On average, a small wood stove measuring around 24 inches by 32 inches can only heat about 500 square feet of space or less. This is enough to heat the average bedroom, but if your goal is to rely on a wood stove to heat an entire cabin or one level of your home, you’ll need to upgrade in size.
The last factor that plays a role here is your wood stove’s design, which can also tie in with its purpose. Most people who purchase a wood stove have one of three intentions for it: heat, cooking, or both.
Wood stoves boasting the simplest of designs are usually those meant solely for heat purposes, whereas those intended for cooking with have much more elaborate designs that could include features, such as:
- Shelves to set down pots, pans, and dishware
- Racks for utensils
- A cooktop
- Multiple compartments (ex. pizza/baking oven, fuel box, standard oven)
The more elaborate your wood stove’s design, the more material is necessary, the larger it will be, and the heavier it will weigh.
How Do You Move A Heavy Wood Stove?
So, you’ve decided to go all out and purchase a new wood stove that weighs several hundred pounds. On the bright side, the hard part of finding the perfect wood stove is over, on the downside, now you have to figure out how you’re going to move it.
The easiest way to move a heavy wood stove would be to hire a professional service to deliver, move, and install it. However, if you’d prefer to take the DIY route, you could feasibly move the stove yourself with the help of a dolly cart, some moving blankets, rope, and several helpers.
It is important to note that the ideal method of moving your wood stove is going to depend on its overall weight and dimensions. Most can be placed on a dolly and moved as long as they don’t exceed the dolly’s weight limit (600-800 pounds on average, although heavy duty dollies can carry up to 1200 pounds).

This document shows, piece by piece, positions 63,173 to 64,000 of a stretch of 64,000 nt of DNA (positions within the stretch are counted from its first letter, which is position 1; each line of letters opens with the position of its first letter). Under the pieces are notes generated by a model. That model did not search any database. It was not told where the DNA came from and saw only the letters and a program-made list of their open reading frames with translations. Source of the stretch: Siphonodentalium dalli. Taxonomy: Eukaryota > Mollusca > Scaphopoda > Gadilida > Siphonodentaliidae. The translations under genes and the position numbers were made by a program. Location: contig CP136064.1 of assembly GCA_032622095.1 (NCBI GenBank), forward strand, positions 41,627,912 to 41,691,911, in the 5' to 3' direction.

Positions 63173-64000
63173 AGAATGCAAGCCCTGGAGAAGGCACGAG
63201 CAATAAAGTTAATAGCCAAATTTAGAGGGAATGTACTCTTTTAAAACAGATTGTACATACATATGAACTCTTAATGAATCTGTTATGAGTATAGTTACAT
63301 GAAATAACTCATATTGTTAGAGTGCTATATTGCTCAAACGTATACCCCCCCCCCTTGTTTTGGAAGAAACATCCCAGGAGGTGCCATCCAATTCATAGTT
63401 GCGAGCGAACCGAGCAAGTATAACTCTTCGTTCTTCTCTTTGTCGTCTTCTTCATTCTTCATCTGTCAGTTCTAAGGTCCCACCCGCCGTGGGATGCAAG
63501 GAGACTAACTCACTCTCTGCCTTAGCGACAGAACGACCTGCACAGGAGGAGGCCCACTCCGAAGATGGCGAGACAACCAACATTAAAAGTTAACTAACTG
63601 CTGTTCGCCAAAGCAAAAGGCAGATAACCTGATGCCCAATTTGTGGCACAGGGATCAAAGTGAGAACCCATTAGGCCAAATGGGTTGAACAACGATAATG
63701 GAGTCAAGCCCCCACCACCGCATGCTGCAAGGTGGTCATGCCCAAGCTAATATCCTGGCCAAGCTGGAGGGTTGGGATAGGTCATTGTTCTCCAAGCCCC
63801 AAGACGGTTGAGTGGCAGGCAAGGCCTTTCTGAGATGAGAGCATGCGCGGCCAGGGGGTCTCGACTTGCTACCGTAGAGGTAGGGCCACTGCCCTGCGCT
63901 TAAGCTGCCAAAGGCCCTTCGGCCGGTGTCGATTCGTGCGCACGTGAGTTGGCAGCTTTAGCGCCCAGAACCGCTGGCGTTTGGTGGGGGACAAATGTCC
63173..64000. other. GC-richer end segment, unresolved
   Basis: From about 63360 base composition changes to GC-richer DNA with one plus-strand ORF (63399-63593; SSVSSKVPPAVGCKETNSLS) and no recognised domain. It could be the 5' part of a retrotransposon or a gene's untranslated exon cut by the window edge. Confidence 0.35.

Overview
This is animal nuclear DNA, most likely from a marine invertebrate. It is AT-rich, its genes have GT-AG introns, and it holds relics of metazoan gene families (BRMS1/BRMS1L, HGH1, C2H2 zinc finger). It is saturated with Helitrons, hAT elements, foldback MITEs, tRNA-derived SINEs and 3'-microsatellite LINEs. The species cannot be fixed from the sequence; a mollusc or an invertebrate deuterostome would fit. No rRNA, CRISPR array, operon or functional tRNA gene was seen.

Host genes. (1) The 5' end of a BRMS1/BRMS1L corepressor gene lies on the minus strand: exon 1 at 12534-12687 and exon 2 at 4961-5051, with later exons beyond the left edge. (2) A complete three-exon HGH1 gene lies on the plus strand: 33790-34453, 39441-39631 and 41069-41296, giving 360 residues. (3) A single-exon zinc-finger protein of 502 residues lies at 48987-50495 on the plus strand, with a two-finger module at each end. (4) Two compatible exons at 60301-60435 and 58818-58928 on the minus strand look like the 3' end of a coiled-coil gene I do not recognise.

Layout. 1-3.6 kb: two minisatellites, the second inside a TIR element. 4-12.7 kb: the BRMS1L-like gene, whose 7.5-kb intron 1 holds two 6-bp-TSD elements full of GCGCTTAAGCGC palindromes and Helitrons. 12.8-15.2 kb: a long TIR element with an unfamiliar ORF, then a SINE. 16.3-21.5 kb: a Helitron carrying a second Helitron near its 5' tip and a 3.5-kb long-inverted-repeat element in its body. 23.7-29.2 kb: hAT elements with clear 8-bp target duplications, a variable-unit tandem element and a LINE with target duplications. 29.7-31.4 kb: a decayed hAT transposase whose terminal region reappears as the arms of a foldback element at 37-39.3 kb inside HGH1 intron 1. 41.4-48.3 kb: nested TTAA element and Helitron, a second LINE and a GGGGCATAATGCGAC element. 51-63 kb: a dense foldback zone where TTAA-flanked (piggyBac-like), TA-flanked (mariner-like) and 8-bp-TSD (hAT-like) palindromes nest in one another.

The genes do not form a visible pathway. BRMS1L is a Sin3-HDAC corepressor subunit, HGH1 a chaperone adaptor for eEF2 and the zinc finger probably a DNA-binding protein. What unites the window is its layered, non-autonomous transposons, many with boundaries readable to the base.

You’ll need several individuals to help you lift and balance the wood stove on the dolly and then lower and remove it. Covering the wood stove in moving blankets will help ensure the stove is not damaged during the moving process and does not cause damage to its surroundings.
How Do You Move a Wood Stove Upstairs?
The best way to move a wood stove upstairs is to place thick planks of wood on your stairs to create a flat surface.
You’ll then cover your wood stove in moving blankets, tie it up with rope, and either pull/push the stove up the stairs on the planks, or you can place the stove on a dolly cart and pull/push it up that way (the wheels on the cart will make this process infinitely easier).
Can You Put a Wood Stove in a Trailer?
Yes. Utility trailers and similar tools you can hook onto a truck are fantastic for moving exceptionally heavy wood stoves from point A to point B. Just make sure the trailer’s maximum weight capacity exceeds the weight of your wood stove.
The weight of your wood stove is a factor you’ll want to consider heavily before purchasing one.
Not only will you need to move your wood stove (which can be easily done using the method listed above) but you also need to ensure it fits in your space and its weight won’t be overbearing, especially for you flooring and/or foundation.
Remember to always base the size, design, and materials of your wood stove on your space’s capabilities.